James W. McCarty III has written a great post about the absence of female voices in the theological blogosphere. (His title is pretty awesome, too: Stop, Collaborate and Listen ) His conclusions are applicable to just about every area of life and ministry:
Listen to women. And listen in a way in which you can learn from them. Seriously… And don’t argue with them right away… Listen deeply. Meditate upon those things that don’t resonate with your experience and give them a charitable interpretation. Think about the questions that women ask which you never think to ask. Take those questions seriously and recognize your need to learn from women to answer them.
Seriously? I think several books could be written about the issues raised in that paragraph. As fond as some branches of Christianity have become of vamping on the differences between men and women, there still seems be little acknowledgement that the “female” way of seeing the world could ever be helpful or instructive outside female circles.
Why is that?
First, men often forget to ask women for input. It’s not an intentional slight–men are just used to being “the only people in the board room,” and women are used to functioning in a male-dominated society.
This is unfortunate, because the experiences, perspectives, and ideas women bring to the table are an invaluable and often overlooked resource. From important theological issues (like Dr. Arloa Sutter’s incredible explanation of God’s compassion), to the ins and outs of daily ministry (like suggesting that the all-male elder board shouldn’t be the only people offering prayer after the service, since many women aren’t comfortable opening up to men, much less having their hands laid on them!), it just makes sense to tap into female wisdom, insight, and experience. Unfortunately, most of us are so used to the status quo that we don’t realize what we’re missing out on.
On the other hand, there are people who believe this sort of female influence should be extremely limited–that female influence may, in fact, be destructive to the church in general, and men in particular. Words like “feminization” are bandied about, the ancient practice of Eve-blaming/shaming is deployed (women are more easily deceived than men, women are too emotional/irrational to lead well, putting women up front might make men check out, or fall into lust), and the instructions the Apostle Paul gave some of the early churches regarding women are universalized, despite biblical evidence that Paul himself didn’t always adhere to them.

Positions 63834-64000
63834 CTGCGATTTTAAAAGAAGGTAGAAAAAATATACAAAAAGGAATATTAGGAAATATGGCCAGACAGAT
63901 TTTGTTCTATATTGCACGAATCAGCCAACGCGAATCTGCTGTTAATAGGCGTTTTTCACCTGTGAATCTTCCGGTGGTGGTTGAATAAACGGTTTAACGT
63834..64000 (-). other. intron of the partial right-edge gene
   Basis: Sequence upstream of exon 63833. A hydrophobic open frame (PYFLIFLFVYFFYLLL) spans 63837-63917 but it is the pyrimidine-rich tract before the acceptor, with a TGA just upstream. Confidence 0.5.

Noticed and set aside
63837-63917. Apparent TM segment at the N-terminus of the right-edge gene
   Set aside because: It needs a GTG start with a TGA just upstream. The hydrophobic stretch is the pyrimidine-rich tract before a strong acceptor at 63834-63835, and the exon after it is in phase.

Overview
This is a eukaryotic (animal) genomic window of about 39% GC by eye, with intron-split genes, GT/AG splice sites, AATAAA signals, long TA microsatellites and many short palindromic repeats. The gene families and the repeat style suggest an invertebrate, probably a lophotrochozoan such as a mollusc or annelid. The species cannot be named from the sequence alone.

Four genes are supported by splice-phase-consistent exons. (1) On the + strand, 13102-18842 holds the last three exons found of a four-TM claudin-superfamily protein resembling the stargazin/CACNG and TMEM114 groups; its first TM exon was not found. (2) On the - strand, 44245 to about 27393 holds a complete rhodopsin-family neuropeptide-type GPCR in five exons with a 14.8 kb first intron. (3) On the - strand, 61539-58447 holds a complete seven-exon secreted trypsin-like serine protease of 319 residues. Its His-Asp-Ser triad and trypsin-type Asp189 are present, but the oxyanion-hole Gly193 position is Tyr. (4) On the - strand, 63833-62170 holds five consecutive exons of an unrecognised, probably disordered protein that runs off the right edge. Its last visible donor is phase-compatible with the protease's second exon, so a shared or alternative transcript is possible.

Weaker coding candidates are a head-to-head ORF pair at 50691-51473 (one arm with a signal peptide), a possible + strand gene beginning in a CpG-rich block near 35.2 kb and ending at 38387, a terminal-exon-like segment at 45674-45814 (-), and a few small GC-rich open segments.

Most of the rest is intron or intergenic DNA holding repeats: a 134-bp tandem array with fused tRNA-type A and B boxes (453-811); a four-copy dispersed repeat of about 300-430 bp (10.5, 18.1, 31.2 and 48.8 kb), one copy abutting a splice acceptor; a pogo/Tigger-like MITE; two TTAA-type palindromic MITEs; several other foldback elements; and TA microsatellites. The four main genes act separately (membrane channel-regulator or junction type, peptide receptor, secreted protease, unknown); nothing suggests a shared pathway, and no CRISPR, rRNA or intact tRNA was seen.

What’s more, biblical examples of godly female leaders like Deborah, Huldah, Priscilla and Junia are “effeminated” (men have a word for it–why shouldn’t we?), either ignored or squeezed into the narrow mold of “acceptable female behavior.” For instance, a women’s study Bible I own has a devotional about Deborah titled “Homemaker and Soldier.” Homemaker and soldier? Seriously? The Bible describes Deborah as a prophetess, a judge, a leader of Israel–NOT as a homemaker (or a soldier, for that matter). But Deborah is a little too strong for our tastes–too pushy, too self-assured, too influential, too powerful. We celebrate male leaders with those characeristics, but have an uncouth word to describe women who exhibit those qualities. We prefer Little Debbies–soft, sweet women who conform to precise specifications.
What do you think? Have you seen these issues at play in your circles? How can we do a better job of seeking out, valuing, and including marginalized voices?